Joint Announcement on AP Courses
June 18, 2018
Today, eight Washington-area independent schools—Georgetown Day, Holton-Arms, Landon, Maret, National Cathedral, Potomac, St. Albans, and Sidwell Friends—announce our shared commitment to eliminate Advanced Placement courses from our curricula by 2022. As the heads of these schools, we have been meeting regularly over the past several years to discuss educational research and compare experience. One topic on which we all agree is the diminished utility of AP courses and the desirability of developing our own advanced courses that more effectively address our students’ needs and interests.
Collectively, we believe a curriculum oriented toward collaborative, experiential, and interdisciplinary learning will not only better prepare our students for college and their professional futures but also result in more engaging programs for both students and faculty. We expect this approach will appeal to students’ innate curiosity, increase their motivation, and fuel their love of learning.
When introduced in the early 1950s, the AP program was intended to offer particularly ambitious students an opportunity to pursue and receive credit for college-level work, allowing them to graduate from college early. Yet today, few college students graduate in less than four years. Further, each college has its own policy as to how, or if, credit is awarded for AP tests, with some top schools no longer offering any credit at all. Nevertheless, many of our students feel compelled to take AP courses in the mistaken belief that failing to do so may hurt their college prospects.
In truth, with nearly 40 percent of high school students now taking these courses, the AP designation has become less noteworthy to college admissions officers. Our own survey of almost 150 colleges and universities confirms this. We have been assured by admissions officers that this change will have no adverse impact on our students. The real question for colleges is not whether applicants have taken AP courses, but whether they have availed themselves of their high schools’ most demanding classes.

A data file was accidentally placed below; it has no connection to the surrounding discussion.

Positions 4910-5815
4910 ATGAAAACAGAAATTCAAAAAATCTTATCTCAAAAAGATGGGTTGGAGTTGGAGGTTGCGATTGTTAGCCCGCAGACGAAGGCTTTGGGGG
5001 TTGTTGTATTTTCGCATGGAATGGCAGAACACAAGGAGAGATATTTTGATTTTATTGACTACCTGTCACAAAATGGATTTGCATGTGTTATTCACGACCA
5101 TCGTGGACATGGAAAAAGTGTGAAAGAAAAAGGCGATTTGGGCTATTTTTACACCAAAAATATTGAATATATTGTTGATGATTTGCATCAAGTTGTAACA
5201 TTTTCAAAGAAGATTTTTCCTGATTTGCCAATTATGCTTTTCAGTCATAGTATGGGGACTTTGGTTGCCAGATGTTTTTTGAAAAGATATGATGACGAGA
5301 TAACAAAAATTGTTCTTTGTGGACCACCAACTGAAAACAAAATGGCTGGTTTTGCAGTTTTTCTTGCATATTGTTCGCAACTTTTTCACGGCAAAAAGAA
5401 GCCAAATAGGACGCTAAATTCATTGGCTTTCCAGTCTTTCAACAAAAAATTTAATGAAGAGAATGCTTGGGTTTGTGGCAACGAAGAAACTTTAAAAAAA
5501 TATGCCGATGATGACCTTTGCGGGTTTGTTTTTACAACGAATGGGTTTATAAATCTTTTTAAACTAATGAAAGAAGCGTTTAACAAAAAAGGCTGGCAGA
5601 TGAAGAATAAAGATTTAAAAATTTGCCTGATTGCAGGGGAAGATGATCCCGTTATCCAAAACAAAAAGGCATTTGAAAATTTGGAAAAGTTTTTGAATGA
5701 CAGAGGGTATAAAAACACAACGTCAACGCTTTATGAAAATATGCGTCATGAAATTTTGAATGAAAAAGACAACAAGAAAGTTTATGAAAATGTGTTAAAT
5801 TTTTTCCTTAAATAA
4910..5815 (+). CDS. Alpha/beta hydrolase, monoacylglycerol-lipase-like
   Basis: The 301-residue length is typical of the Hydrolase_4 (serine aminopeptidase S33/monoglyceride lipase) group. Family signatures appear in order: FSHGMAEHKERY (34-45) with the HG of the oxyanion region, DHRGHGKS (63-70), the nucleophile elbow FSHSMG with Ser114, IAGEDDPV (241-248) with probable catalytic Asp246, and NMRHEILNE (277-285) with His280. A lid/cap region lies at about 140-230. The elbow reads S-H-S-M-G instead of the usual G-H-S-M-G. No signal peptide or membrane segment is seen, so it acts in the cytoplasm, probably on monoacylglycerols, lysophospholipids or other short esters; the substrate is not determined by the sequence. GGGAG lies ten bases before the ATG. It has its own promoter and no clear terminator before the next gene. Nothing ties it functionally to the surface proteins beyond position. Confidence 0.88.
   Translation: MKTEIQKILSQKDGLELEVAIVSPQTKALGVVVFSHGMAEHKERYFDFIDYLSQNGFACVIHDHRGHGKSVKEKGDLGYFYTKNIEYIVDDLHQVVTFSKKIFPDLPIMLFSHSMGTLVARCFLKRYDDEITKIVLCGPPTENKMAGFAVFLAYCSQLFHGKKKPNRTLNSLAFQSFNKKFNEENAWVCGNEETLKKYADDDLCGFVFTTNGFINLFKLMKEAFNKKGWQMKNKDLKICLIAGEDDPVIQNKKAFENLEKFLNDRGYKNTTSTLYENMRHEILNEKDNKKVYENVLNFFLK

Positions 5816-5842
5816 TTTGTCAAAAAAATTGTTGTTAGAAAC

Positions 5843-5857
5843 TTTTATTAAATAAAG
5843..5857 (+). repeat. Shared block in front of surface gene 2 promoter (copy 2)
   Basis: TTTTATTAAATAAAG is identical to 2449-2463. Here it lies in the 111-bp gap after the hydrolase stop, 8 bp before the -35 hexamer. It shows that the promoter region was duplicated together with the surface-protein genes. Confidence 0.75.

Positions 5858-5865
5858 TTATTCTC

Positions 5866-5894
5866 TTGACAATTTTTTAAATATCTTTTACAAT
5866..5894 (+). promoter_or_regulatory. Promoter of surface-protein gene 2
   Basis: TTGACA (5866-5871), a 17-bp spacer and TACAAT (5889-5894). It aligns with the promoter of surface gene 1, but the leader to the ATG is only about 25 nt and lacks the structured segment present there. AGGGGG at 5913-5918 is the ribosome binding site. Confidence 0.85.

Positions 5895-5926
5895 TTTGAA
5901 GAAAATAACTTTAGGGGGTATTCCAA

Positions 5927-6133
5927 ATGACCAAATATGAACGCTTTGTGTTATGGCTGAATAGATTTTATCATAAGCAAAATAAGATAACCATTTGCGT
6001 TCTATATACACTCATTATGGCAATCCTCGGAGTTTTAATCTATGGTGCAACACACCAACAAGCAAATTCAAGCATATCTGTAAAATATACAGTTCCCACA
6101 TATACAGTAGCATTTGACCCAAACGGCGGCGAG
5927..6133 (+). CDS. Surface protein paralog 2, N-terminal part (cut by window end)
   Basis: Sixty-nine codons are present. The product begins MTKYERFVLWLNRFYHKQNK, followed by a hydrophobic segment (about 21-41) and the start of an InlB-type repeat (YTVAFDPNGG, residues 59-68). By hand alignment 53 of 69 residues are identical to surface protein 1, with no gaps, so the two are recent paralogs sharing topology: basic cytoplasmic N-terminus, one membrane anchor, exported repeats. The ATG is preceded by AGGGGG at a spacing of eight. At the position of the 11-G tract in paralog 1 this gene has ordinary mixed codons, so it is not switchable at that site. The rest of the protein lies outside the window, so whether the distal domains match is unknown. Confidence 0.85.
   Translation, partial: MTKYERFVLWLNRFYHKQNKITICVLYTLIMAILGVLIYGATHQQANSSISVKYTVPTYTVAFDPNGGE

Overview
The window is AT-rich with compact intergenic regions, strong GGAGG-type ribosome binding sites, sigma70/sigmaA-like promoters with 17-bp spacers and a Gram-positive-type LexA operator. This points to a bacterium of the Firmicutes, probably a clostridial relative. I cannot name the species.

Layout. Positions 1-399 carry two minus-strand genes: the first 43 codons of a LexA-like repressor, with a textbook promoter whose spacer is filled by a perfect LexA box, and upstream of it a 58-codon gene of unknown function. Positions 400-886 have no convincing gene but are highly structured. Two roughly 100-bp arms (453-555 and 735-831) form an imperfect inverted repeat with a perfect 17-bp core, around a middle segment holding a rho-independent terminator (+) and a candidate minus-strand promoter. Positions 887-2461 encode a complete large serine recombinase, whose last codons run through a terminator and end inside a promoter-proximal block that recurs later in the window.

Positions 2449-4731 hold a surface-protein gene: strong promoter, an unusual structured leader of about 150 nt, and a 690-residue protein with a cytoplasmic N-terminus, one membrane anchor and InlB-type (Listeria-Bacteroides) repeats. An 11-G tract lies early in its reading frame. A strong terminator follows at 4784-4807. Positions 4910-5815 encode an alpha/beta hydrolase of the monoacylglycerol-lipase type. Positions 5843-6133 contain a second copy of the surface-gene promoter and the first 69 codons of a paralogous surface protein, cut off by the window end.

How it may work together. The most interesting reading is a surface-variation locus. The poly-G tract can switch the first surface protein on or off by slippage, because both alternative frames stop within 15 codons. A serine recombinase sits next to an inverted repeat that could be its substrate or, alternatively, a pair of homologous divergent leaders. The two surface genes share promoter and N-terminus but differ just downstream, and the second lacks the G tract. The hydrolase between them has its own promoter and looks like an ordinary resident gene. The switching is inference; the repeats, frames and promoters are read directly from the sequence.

The perception that colleges demand AP courses leads many students, perhaps reluctantly, to pass up other classes they might find more intellectually transformative and rewarding. Concurrently, because AP tests loom so large, faculty teaching these courses often feel pressed to sacrifice in-depth inquiry in order to cover all the material likely to be included on the test. This runs counter to the fact that college courses demand critical thinking and rigorous analysis. AP courses, by contrast, often stress speed of assimilation and memorization. While we acknowledge the recent attempts to develop more skill-based AP tests, we are convinced that focusing on a timed standardized test does not promote inquiry or higher-level discussion among students. Moving away from AP courses will allow us to offer a wider variety of courses that are more rigorous and enriching, provide opportunities for authentic engagement with the world, and demonstrate respect for students’ intellectual curiosity and interests.
Finally, we have the benefit of the experience of the many other excellent and well-known boarding and day schools across the country that already have transitioned away from AP courses over the past decade. These schools report positive results, with no negative impact on college placement. Our aim in making this announcement jointly and publicly is to lend our collective voice to this important educational movement and help pave the way for other schools considering a similar change. We hope you will be as enthusiastic as we are about this important milestone.